Congress Needs to Rein In a Too-Powerful Federal Reserve

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congress needs to rein in a too powerful federal reserve • Congress Needs to Rein In a Too-Powerful Federal Reserve banking, Banking/Credit, C&E Executive News Filter, commentaries, Commentaries/Opinions, congress, Content Types, credit, Domestic Politics, Economic News, equity, Factiva Filters, Federal Reserve, Financial Services, fiscal policy, general news, Government Bodies, inflation, interest rates, International Relations, Jerome Powell, Legislative Branch, monetary policy, Opinion, opinions, political, Political/General News, politics, Politics/International Relations, price stability, stock market, SYND, treasury bonds, wage gains, WSJ-PRO-WSJ.com

When Federal Reserve Chairman Jerome Powell speaks, investors listen. They listen as if there are fortunes to be made by guessing correctly about when the Fed might begin cutting back on the amount of U.S. government-backed debt it buys every month. They listen for the stray word that could spook financial markets. Mr. Powell’s speech on Aug. 27 proved to be unspectacular in all the ways that count on Wall Street. Nevertheless, it was a spectacle.

The people striving to interpret every nuanced statement—financial analysts, hedge fund managers, investment bankers—apparently were pleased with Mr. Powell’s performance. The S&P 500 and Nasdaq Composite climbed to records following the Fed chief’s speech, which included his observation that monetary-policy makers shouldn’t “attempt to offset what are likely to be temporary fluctuations in inflation.” Bond yields dropped concurrently with his remarks.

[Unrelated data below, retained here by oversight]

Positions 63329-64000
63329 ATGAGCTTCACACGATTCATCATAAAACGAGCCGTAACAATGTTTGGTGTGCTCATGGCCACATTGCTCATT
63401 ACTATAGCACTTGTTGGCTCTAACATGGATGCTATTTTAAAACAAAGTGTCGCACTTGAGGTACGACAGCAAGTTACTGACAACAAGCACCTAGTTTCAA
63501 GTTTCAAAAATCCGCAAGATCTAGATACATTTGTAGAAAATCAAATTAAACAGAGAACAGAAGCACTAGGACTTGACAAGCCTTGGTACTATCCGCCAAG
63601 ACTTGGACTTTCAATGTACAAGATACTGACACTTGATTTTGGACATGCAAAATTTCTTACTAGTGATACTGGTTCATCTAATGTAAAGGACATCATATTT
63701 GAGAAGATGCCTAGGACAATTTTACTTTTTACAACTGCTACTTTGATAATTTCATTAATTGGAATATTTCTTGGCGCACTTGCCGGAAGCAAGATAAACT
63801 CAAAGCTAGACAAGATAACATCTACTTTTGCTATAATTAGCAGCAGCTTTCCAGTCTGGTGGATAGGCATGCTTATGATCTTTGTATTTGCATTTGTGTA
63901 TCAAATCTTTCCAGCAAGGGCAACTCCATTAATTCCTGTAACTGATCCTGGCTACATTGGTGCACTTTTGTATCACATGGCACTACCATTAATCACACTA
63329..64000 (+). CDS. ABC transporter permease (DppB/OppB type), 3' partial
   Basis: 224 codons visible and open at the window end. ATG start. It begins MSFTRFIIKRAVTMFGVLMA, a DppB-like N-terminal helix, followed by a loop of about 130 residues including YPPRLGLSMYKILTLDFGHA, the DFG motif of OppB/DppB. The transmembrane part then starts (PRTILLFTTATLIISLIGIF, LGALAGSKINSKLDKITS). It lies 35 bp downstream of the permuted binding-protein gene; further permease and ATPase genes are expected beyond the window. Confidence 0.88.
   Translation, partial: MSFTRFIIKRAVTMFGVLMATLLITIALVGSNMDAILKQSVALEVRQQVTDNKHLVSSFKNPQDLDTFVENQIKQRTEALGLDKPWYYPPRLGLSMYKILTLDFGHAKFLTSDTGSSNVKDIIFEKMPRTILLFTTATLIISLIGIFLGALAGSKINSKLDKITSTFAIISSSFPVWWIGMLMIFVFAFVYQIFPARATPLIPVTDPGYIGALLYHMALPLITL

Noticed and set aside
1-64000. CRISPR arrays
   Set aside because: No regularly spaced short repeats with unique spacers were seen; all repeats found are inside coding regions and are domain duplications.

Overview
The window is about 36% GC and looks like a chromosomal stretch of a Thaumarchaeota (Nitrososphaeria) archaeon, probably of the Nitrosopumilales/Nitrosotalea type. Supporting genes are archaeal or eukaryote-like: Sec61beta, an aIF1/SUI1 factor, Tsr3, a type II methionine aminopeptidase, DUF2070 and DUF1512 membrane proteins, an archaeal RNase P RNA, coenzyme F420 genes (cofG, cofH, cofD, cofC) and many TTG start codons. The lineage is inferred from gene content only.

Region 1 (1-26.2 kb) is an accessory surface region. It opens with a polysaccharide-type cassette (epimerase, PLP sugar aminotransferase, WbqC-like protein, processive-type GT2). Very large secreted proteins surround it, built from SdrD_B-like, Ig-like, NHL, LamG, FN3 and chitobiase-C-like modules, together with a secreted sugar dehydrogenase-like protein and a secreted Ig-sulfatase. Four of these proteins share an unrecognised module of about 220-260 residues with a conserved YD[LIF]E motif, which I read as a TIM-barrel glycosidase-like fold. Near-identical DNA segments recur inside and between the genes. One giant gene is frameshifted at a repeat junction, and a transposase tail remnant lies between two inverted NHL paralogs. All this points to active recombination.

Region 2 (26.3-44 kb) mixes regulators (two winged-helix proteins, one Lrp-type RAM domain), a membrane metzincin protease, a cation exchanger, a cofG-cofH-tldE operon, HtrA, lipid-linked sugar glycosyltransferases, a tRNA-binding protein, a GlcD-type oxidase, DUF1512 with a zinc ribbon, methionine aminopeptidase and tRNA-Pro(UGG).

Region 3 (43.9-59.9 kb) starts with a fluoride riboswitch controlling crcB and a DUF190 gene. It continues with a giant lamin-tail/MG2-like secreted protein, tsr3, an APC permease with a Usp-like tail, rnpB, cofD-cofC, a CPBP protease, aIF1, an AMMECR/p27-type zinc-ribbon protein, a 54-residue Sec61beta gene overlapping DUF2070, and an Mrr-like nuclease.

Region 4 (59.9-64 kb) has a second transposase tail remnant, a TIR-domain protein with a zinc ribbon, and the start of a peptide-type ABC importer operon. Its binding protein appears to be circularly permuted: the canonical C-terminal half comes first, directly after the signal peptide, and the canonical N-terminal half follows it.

But for people who live off paychecks rather than portfolios, the game of deciphering Fed officials’ intentions is a sideshow that leaves them further behind. This is no way to run monetary policy. Our nation’s central bank has become too prominent, too political and too powerful.

The Fed’s ability to purchase massive quantities of U.S. Treasury securities is the dominant factor influencing interest rates across the board and thus the valuation of financial assets. The entire term structure of bond yields reflecting the relationship between short-term and long-term rates is keyed to the 10-year Treasury note rate. What would that benchmark yield reveal if Fed purchases weren’t distorting the market?

The Fed’s prominence not only undermines supply-and-demand interactions for accurately pricing the cost of investment capital; it also compromises the relationship between fiscal and monetary policy. The Fed’s accommodation of deficit spending by lawmakers poses a conflict of interest with political implications. Besides ensuring that the government’s interest expense for servicing debt is reduced, the Fed remits back to Treasury the earnings on its own holdings.

WSJ

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